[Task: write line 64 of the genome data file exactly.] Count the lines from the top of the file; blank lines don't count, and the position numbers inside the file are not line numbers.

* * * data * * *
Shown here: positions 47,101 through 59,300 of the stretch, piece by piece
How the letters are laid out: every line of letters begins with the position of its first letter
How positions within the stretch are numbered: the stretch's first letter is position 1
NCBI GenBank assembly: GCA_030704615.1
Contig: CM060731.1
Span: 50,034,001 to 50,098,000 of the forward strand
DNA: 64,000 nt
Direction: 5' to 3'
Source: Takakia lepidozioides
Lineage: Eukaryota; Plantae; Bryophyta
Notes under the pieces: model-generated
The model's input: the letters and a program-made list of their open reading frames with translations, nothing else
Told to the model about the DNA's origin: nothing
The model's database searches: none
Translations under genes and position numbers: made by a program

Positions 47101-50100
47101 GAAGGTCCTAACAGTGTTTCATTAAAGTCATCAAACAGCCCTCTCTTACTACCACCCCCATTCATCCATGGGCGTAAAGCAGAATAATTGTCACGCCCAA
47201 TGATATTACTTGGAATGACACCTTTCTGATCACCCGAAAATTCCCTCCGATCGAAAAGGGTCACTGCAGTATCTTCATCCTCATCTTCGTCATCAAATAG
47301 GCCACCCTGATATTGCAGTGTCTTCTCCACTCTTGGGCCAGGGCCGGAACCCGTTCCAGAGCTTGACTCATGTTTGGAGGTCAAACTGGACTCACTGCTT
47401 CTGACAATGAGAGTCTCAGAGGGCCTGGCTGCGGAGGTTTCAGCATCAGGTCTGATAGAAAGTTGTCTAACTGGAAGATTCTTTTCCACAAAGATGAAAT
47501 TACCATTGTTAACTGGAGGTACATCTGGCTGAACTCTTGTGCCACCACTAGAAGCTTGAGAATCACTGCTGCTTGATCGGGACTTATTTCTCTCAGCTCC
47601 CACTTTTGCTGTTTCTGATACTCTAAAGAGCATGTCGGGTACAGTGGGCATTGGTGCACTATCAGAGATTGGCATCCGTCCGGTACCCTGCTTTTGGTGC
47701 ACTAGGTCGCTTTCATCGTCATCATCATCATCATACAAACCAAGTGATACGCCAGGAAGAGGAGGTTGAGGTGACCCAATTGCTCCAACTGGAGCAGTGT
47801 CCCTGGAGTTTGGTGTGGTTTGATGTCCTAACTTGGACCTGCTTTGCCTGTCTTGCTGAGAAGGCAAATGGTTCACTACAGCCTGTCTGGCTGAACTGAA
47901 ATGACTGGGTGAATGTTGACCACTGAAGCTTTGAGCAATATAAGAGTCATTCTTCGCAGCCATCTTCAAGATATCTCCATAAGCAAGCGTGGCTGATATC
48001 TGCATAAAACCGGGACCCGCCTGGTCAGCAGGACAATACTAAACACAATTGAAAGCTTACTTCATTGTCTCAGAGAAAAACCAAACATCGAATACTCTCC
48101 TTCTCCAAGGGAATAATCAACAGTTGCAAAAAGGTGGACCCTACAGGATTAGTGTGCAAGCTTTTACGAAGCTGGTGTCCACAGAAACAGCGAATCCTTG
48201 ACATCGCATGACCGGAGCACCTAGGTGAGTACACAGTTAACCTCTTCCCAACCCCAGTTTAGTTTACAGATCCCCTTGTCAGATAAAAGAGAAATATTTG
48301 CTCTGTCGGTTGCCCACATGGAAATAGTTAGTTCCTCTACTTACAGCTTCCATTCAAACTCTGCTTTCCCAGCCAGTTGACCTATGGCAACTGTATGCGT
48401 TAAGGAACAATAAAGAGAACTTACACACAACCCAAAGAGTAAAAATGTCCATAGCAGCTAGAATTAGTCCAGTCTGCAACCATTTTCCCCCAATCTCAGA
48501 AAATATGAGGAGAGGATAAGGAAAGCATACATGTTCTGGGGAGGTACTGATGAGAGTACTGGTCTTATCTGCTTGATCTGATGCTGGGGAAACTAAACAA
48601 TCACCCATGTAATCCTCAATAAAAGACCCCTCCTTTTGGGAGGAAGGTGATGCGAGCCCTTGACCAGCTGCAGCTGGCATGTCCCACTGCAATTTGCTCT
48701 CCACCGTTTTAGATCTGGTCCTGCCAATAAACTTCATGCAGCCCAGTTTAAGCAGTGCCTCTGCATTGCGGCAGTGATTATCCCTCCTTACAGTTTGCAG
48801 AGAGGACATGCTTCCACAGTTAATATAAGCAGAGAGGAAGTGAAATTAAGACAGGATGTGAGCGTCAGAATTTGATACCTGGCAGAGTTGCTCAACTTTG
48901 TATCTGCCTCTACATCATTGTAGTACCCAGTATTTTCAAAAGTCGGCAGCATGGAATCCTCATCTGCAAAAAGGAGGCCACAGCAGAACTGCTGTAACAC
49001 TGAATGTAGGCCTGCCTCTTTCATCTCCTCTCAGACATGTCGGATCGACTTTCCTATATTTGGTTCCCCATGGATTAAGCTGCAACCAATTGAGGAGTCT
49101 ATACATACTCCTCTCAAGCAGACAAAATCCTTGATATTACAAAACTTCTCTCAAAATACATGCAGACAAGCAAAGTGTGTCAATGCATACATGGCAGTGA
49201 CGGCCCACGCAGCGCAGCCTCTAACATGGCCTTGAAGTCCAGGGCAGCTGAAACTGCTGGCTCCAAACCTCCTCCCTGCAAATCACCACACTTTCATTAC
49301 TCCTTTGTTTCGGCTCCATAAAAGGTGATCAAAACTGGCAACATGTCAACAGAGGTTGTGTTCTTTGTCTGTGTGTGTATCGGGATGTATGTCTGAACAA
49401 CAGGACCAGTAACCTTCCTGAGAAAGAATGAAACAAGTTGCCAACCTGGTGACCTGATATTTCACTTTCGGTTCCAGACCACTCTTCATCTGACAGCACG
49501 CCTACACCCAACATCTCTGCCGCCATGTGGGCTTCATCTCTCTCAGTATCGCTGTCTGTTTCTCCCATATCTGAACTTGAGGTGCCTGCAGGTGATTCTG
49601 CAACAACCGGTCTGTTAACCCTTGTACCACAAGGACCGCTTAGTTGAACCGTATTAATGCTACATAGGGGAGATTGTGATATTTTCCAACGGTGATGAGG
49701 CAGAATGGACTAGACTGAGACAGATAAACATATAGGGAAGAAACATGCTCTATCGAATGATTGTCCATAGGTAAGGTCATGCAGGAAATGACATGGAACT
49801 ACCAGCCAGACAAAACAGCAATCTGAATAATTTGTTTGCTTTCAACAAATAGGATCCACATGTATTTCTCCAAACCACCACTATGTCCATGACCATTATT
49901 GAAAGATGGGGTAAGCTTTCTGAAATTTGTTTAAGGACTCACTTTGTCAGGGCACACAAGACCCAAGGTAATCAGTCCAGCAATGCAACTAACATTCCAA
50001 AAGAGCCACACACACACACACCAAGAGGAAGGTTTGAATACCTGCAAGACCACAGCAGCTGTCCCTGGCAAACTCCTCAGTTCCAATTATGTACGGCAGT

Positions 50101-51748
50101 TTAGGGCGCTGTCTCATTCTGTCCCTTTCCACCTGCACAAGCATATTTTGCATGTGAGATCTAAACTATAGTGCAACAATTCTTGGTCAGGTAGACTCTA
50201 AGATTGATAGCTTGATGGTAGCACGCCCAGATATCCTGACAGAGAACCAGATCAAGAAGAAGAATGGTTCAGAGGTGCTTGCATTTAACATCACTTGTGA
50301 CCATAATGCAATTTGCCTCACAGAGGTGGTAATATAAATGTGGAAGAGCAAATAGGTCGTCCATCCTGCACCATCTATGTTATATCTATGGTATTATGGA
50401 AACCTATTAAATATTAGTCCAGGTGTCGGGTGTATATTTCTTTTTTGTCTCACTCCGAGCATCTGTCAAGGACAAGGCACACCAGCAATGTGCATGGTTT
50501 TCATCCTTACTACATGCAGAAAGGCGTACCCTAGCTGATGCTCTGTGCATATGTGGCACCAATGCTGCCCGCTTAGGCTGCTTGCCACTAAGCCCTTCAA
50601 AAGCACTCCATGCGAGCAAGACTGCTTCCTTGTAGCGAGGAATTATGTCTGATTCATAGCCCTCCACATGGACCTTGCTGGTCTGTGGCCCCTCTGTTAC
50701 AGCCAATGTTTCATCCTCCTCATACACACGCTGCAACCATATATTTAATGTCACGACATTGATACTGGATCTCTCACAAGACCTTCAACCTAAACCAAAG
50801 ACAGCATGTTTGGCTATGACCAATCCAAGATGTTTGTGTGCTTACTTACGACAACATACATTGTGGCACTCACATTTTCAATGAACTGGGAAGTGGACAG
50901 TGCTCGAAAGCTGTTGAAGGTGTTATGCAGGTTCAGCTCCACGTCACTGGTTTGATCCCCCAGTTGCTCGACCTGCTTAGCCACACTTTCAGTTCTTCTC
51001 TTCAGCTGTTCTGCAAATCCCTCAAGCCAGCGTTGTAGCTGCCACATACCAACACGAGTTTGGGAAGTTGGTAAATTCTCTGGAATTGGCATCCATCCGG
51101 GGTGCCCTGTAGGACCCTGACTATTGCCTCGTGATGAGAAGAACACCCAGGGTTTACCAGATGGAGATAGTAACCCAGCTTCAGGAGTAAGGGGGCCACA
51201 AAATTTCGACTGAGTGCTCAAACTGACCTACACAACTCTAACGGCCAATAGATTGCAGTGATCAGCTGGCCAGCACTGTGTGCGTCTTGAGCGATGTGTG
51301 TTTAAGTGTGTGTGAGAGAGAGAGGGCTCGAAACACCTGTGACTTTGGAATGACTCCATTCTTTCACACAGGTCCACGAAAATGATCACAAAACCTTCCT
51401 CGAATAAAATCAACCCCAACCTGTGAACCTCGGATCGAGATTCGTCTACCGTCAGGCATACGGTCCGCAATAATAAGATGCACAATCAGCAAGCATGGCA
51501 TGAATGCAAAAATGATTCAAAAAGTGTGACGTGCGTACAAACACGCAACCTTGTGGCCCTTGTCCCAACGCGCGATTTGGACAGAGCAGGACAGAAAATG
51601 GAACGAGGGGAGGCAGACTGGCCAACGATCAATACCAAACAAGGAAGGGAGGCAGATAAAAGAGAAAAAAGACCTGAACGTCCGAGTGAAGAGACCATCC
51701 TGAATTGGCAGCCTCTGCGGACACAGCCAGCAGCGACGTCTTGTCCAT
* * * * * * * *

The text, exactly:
51701 TGAATTGGCAGCCTCTGCGGACACAGCCAGCAGCGACGTCTTGTCCAT